Johnson also provided an example of model output for Pool 5, where the model provided useful insights regarding phytoplankton and macrophyte distributions.Johnson explained that the models can inform a range of restoration work on the UMR, including designing islands and drawdowns; modifying flow distributions; estimating future changes in discharge dynamics; and comparing habitats, biota, and management actions within and between pools and reaches.Johnson said future model development will focus on adding wind fetch, aquatic vegetation as a hydraulic component and nutrient processor, and a transition of land cover types.Work will continue on incorporating the University of Illinoisí ecological model and creating a manager-level version of the model.

 

Joint Venture Research

 

Barb Pardo joined by teleconference to overview the USFWSís Upper Mississippi River and Great Lakes Region Joint Venture (JV) effort and how it can help inform HREP selection and design.Pardo explained that JV is a regional-scale bird conservation effort that involves government agencies, corporations, tribes, individuals, and NGOs.While JV was originally formed to implement the North American Waterfowl Management Plan, it has recently broadened its focus to include all bird conservation partnerships.

 

Pardo explained that, in 2007, the UMR and Great Lakes Regionís JV team used national bird conservation plans to develop conservation strategies for each major bird group in the region, outlining their specific population and habitat objectives.For example, from the Partners In Flight North American Landbird Conservation Plan, the JV team created the UMR and Great Lakes Region JV Landbird Habitat Conservation Strategy.The JV team then combined these strategies to create the 2007 UMR and Great Lakes Region Implementation Plan, which defines population and habitat objectives for all bird groups.

 

Pardo described JVís research priorities, including refining breeding habitat models, conducting behavioral research, and evaluating non-breeding habitat.She said JVís monitoring priorities are to determine the status and trends of bird populations and any causes of population changes, evaluate conservation efforts, and inform conservation design.Pardo explained that the JV has a flex fund to implement priority conservation projects.To target habitat areas for restoring priority species, JV uses GIS to identify the presence of a JV focal bird species, the habitat requirements for those species, and how much of each habitat type is needed in certain areas to meet population objectives.Pardo said the JVís bird strategies are available at:http://www.uppermissgreatlakesjv.org/.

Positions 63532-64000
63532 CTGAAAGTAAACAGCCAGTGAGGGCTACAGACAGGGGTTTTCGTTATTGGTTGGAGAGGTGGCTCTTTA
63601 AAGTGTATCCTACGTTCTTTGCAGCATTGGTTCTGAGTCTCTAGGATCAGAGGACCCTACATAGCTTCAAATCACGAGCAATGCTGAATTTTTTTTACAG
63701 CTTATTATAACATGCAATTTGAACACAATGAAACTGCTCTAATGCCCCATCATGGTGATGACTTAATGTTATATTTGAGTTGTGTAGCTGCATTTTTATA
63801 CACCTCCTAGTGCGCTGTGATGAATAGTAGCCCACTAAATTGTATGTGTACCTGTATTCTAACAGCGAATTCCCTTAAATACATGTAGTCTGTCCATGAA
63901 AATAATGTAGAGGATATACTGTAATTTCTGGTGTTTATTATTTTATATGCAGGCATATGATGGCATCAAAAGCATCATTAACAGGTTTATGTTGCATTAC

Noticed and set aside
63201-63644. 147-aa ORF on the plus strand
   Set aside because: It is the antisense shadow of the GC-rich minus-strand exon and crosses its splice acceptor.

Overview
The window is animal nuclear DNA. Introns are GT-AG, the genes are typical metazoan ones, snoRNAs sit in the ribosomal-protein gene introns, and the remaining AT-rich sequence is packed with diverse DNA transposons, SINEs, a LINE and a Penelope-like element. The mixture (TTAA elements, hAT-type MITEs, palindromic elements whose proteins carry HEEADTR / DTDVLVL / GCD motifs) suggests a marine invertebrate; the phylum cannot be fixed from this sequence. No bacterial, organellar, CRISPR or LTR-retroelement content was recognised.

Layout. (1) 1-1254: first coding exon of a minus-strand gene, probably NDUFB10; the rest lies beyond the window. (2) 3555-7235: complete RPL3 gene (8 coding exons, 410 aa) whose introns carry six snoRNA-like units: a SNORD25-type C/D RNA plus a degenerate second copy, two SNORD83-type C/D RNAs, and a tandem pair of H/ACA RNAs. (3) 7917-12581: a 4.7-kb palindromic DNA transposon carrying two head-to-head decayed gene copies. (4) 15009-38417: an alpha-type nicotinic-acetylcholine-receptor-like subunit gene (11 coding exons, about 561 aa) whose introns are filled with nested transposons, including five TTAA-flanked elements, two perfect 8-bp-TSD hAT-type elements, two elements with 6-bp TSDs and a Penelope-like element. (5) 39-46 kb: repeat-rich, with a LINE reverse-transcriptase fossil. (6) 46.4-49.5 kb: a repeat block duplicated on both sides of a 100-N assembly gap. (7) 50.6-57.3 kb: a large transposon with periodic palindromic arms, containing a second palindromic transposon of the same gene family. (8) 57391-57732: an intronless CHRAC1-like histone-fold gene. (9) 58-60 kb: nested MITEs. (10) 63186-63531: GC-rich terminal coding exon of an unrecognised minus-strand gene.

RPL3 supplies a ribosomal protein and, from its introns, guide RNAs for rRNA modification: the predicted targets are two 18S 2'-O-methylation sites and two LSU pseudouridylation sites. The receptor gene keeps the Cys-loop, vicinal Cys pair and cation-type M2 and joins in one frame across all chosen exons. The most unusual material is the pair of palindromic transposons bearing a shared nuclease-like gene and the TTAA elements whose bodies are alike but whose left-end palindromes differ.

In response to a question from Marv Hubbell, Pardo said the JV information can be used to determine bird species and habitat conservation priorities along the Upper Mississippi and Illinois Rivers.In response to a question from Karen Hagerty, Pardo explained that JV does examine the minimum patch size requirements and micro-habitat needs for all focal species.She said the information is provided in the individual conservation strategies for each major bird group.

 

Mike Jawson noted that USGS serves on the UMR and Great Lakes Regionís JV management and science teams.He said JVís conservation strategies and restoration tools are well-tested and have proven very effective.

 

Habitat Rehabilitation and Enhancement Projects

 

District Reports

 

Brian Markert reported that high water is delaying construction again this year in MVS, with work currently suspended on Batchtown, Swan Lake, and Calhoun Point.However, MVS still plans to complete construction on Calhoun Point this fiscal year.Markert noted that the project is the Districtís FY 11 National High Performing Project.He reported that MVD is currently reviewing a final draft DPR for Ted Shanks, and the District hopes to award a contract for the projectís construction this fiscal year.Markert overviewed MVSís FY 11 planning priorities, including Rip Rap Landing, Clarence Cannon, and Eagles Nest and Piasa Island.In response to a question from Janet Sternburg, Markert explained that planning for Clarence Cannon is to allow management in larger units, introducing water supply in the upper portions of the project area, and setting the levee back to restore bottomland hardwoods.Kevin Foerster expressed USFWSís support for appropriate levee setbacks.

 

Jeff DeZellar said MVP plans to finalize design on Capoli Slough and award a construction contract for the project in FY 11.DeZellar said MVP will increase its planning efforts on Harperís Slough once planning is completed for Capoli Slough.He anticipates the District will complete a draft DPR for Harperís Slough in FY 11.DeZellar reported that L&D 3 fish passage is undergoing agency technical review (ATR).The District plans to submit a draft DPR for the project to MVD in late July.He said a funding mechanism to construct L&D 3 fish passage has not yet been identified.MVP plans to complete the major construction elements on Pool 8 Islands Phase III this fiscal year.DeZellar said the District anticipates distributing four draft project evaluation reports this summer and is working on three more evaluation reports.Hubbell noted that MVPís USACE FY 11 national high priority project is Pool 8 Islands.

 

Jim Fischer, while acknowledging the difficult obstacles associated with L&D 3 fish passage, expressed his disappointment with the projectís schedule.He recalled that Corps staff had said a draft DPR would be completed in March 2011.DeZellar acknowledged Fischerís concerns, but said the implementation guidance for the WRDA 07 project review requirements was not available until January 2010, after the PMP for L&D 3 fish passage was complete.This has created significant delays, since MVP had to revise the PMP to include plans for an IEPR.